* Local entrepreneurs seize opportunity to set up
* Growing middle class spurs demand for Western food
* For many though, local cuisine trumps burgers
By Matthew Mpoke Bigg
ACCRA, Jan 16 As the boss of one of Ghana's
busiest restaurants, Afua Asante has a lot on her plate, from
managing a team of 40 to ensuring each dish is cooked just so.
This week she has an extra headache: her palm wine supplier may
be trying to cheat her.
Asante sources the wine from the town of Adawso in eastern
Ghana, several hours drive from Accra, but it ferments quickly
and the customers who order it by the calabash will not take
kindly to wine that's not fresh.
Asante, 50, is one of a new breed of restaurant owners in
Ghana's capital, serving a middle class that is expanding
despite economic problems that have led the government to seek
help from the International Monetary Fund.
The economy is worth $37.5 billion, too small for the likes
of McDonald's, leaving a niche for African restaurateurs
such as Asante, who grew up in a village in eastern Ghana, to
set up shop.
Most of the restaurants target business travellers,
expatriates and tourists but the sweet spot is Africa's middle
class and serving 'aspirational' Western food such as burgers or
European dishes. Asante's success is built on offering an
"My secret is that there are so many foods that people used
to eat in the village and they can't get now," Asante said.
She opened Azmera restaurant in Accra six years ago,
offering a 66 cedi ($20) buffet menu featuring staples such as
fufu, made from pounded cassava and plantain, and banku, made
from fermented maize and cassava.
It also serves specialities such as palm wine and cocoyams,
less common in restaurants than the ubiquitous yams. Other
dishes include green soup with snails, crab, smoked fish and
Most lunchtimes, Azmera - a name chosen by Asante's daughter
- is full with business people, its main clientele. But running
the place is a challenge and Asante has to solve most problems
such as the dodgy palm wine herself.
"I told them that I will be there myself to taste it. If
it's not fresh, I won't buy," she said.
"FORGET THE BLIP"
Sub-Saharan Africa spends more on food as a percentage of
its income than any other region of the world yet its restaurant
sector - South Africa aside - is smaller than elsewhere, said
industry expert Aaron Allen.
But Africa's middle class is expanding with 128 million
households expected to be on an annual income of $5,000 or more
in 2020, up from just 85 million in 2008, according to a report
by global management consulting firm McKinsey & Company.
As economic growth increases household incomes, eating out
should take off over the next decade, Allen said.
In many countries, fast food outlets often lead that change
but with the exception of South African company Nando's and KFC,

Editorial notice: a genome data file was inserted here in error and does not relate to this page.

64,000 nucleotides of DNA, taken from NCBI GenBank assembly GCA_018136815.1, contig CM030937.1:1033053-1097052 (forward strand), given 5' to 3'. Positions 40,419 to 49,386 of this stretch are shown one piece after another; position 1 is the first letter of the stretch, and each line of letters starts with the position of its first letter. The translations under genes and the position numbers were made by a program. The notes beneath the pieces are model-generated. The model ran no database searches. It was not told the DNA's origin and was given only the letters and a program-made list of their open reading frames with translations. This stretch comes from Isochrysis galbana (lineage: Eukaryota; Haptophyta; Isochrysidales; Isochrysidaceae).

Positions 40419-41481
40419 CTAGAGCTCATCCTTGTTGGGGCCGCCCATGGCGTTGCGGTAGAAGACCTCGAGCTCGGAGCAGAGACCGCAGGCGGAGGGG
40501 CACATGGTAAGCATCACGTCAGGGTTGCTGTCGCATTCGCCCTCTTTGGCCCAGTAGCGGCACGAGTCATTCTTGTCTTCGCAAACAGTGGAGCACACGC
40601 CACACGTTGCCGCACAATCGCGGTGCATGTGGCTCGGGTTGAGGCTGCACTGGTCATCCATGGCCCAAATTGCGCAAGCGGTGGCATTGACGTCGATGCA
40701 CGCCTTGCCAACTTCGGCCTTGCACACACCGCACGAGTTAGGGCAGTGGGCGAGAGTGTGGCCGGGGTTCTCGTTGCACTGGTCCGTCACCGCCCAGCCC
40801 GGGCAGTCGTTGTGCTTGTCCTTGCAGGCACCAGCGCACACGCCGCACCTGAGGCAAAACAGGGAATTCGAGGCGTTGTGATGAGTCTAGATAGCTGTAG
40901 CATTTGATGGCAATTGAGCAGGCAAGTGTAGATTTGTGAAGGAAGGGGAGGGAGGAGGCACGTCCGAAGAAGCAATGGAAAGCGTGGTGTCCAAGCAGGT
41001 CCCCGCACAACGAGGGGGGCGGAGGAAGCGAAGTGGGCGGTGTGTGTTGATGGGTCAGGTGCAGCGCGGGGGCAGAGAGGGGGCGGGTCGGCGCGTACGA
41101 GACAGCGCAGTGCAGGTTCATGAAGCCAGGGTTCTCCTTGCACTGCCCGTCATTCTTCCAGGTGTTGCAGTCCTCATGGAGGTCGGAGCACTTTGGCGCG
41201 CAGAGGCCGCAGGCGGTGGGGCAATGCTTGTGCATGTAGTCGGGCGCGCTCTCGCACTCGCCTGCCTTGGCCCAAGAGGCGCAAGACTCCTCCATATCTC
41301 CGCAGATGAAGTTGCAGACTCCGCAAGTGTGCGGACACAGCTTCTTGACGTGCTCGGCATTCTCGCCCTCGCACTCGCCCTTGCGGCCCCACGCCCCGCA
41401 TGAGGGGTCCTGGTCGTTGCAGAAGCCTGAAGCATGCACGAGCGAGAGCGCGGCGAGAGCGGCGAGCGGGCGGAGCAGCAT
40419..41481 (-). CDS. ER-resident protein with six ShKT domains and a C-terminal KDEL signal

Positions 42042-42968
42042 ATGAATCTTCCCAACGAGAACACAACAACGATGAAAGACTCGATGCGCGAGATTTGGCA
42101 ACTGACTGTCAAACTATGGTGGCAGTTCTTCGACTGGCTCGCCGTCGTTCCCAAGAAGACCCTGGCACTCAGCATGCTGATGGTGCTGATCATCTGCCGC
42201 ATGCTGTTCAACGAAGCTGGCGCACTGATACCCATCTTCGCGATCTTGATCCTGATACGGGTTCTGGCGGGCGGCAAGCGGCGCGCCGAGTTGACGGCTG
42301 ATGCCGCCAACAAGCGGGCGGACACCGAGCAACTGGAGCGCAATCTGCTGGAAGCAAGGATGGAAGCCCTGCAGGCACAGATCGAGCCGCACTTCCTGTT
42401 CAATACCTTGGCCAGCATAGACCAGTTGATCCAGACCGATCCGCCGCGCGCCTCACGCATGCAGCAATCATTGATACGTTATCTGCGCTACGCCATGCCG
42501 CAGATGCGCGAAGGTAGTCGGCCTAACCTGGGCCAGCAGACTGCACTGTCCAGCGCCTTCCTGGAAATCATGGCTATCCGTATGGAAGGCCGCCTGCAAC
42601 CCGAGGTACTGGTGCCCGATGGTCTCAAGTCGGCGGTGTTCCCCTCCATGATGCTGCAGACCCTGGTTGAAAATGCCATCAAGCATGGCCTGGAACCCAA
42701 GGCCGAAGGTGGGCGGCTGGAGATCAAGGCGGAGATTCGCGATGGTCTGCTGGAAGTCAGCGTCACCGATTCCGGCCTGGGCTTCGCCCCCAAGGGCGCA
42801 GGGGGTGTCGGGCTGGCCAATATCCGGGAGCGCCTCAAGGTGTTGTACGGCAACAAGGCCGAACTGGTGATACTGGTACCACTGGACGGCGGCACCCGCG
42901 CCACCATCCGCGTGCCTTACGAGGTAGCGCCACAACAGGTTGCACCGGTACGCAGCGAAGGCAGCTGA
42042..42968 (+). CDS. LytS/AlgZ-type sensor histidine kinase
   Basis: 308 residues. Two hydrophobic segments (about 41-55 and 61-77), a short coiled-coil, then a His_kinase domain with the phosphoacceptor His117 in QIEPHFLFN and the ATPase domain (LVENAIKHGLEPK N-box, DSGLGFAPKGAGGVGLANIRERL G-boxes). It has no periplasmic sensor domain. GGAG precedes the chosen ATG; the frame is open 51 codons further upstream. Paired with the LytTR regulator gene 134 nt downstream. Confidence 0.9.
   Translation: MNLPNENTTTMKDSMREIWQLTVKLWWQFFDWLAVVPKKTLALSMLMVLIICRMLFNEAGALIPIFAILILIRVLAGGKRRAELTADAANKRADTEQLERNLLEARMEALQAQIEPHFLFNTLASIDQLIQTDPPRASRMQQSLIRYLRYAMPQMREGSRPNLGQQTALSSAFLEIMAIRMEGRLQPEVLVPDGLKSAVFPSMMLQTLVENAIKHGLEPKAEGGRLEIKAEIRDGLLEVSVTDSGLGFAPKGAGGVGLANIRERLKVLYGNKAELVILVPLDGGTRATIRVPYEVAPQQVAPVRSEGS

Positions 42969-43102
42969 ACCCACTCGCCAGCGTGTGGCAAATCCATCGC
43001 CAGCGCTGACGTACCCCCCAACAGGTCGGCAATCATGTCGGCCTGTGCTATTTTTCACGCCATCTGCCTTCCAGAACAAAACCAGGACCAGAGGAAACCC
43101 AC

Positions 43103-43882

owned by Yum Brands Inc, few big chains have opened
beyond South Africa.
"It's very difficult for them to figure out local supply
chains and hiring and government regulations," Allen said,
adding that scale can be a disadvantage in a small market.
African entrepreneurs are seizing the opportunity instead.
Eric Andoh, who lived in Britain for years, returned to
Ghana a few years ago. He hoped to invest in the construction
and real estate sectors before deciding to set up Starbites
restaurant offering a menu of things he liked to eat:
sandwiches, burgers, pizza and African food.
The business boomed and he now has three outlets in Accra
with plans to open more in the capital's metropolitan area.
On one recent weekday, a couple of local celebrities were
spotted at a Starbites outdoor cafe in the upmarket East Legon
"We had to educate some of the customers because they don't
know what Caesar salad or penne cream pasta are," Andoh said.
Running a restaurant is high stress anywhere but owners said
it is tougher in Ghana due to irregular power supplies,
corruption at the port that raises the cost of imports and staff
who fail to grasp the ethics of good service.
Often it demands innovation and Asante said she bought cell
phones for her suppliers out in villages so they could keep her
up to date about the best, cheapest cassava, palm wine or goat
But most said the rewards outweighed the risks.
Richard Laryea opened Tante Marie restaurant in an Accra
suburb to serve high-quality traditional African food from Ghana
and Ivory Coast such as grilled tilapia and jollof rice to
locals and tourists.
He now has two other outlets in shopping malls in the city
and only the high cost of finance has stopped the business
growing further, he said.
Nabil Moukarzel, who runs consumer goods company Finatrade
Group, started casual dining restaurant Yard Bird last year. He
plans to set up more branches in Ghana and then take the
franchise elsewhere in Africa. He is undeterred by the economic
"Forget the blip. These two years are difficult but long
term the hospitality business will grow," he said.
(Editing by Susan Fenton)